Adulteration of Food-Milk-Purchase of Sample-Sample procured "in Course of Delivery "--Offence-Sale of Food and Drugs Act Amendment Act 1879 (42 & 43 Vict. c. 30), 8. 3.-Case stated by justices for the county of Middlesex, sitting at Tottenham. An information was preferred by the appellant, an inspector of weights ard measures, under the Sale of Food and Drugs Act 1875 and the Sale of Food and Drugs Act Amendment Act 1879, against the respondent, for that the appellant on the 23rd Nov. 1910 did procure at the place of delivery a sample of milk in course of delivery by the respondent, the seller, to one E. B., the purchaser, in pursuance of a contract for sale to the said E. B., such purchaser of such milk, and that the same was sold by the respondent contrary to the provisions of the Sale of Food and Drugs Acts. Tae justices acquitted the respondent of the offence. On the day in question, in pursuance of a verbal contract of sale, the respondent, being then in sight of the appellant, who was standing in the same street, delivered to E. B., at the doorstep of her house in Tottenham, a certain quantity of liquid purporting to be pure milk from one cow. The liquid was poured by the respondent from a certain can into a jug belonging to E. B., who, having paid for the milk, at once re-entered her house, with the jug in her hand, and shut the door. The appellant, who had witnessed the transaction from the street, immediately asked the respondent to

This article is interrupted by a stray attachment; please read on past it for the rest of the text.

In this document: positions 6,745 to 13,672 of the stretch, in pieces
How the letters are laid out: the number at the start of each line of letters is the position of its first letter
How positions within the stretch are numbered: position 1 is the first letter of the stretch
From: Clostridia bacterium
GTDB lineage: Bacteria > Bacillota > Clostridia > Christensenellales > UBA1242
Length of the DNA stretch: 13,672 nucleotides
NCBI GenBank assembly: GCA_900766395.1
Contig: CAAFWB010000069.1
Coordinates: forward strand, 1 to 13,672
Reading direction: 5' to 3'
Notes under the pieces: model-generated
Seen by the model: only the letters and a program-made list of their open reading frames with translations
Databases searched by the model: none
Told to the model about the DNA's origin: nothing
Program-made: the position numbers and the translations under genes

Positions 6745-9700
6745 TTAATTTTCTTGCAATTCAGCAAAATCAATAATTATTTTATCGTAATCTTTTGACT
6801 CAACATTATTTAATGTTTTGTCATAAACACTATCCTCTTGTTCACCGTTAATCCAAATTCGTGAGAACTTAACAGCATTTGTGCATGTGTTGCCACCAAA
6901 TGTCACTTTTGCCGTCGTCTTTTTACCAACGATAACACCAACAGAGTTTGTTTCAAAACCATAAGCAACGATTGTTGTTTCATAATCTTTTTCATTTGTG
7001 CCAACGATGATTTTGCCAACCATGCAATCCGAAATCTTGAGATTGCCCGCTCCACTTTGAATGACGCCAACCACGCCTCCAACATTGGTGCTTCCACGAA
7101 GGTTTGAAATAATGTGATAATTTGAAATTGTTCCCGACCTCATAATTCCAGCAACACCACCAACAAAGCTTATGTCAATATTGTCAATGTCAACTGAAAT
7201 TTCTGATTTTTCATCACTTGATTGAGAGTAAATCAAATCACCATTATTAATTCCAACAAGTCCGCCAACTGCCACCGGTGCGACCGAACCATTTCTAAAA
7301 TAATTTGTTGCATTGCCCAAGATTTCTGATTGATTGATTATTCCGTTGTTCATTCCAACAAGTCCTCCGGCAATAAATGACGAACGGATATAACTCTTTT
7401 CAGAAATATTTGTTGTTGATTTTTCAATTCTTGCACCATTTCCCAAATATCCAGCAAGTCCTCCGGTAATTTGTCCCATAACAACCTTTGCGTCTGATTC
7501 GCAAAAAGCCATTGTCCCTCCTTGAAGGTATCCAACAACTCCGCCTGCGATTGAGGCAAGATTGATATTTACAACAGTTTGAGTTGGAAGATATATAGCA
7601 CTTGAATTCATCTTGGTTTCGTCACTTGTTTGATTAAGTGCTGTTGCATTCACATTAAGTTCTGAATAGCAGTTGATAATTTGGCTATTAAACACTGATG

be served with milk from the same can as that from which E.. B. had been served, whereupon the respondent stated that the can contained diluted milk. Thereupon the appellant immediately went to the house of E. B. and knocked at the door, which was opened by E. B., who had a jug of liquid in her hand, and the appellant obtained from her the liquid which the respondent had sold to her as milk, and the appellant thereupon purchased a pint of diluted milk from the can from which E. B. had been served. A portion of each was analysed and the two samples were found to be of identical composition, and each sample contained 30 per cent. of added water. Not much time had elapsed between the delivery of the liquid to E. B. and the procuring of it by the appellant, and E. B. stated in the presence of the respondent that she had held the jug in her hand from the time when she received the liquid into it from the respondent till the appellant came to her door, and that she had not in any way tampered or interfered with the contents of the jug, and the justices were satisfied that the contents were in fact in exactly the same condition when obtained by the appellant as when delivered by the respondent to E. B. Sect. 3 of the Sale of Food and Drugs Act Amendment Act 1879 provides that any inspector "may procure at the place of delivery any sample of any milk in course of delivery to the purchaser or consignee in pursuance of any contract for the sale to such purchaser or consignee of such milk," and may have the same analysed, and so on. The appellant affirmed and the respondent denied that the sample was procured "in course of delivery within sect. 3, and the justices were of opinion that the sample was not obtained by the appellant "in course of delivery" within the meaning of the section, but that the delivery had been completed before the sample was obtained, and they dismissed the information. Held (Lord Alverstone, C.J. dissenting), that as there was evidence upon which the justices could find that the delivery was complete before the sample had been taken, their decision ought to stand.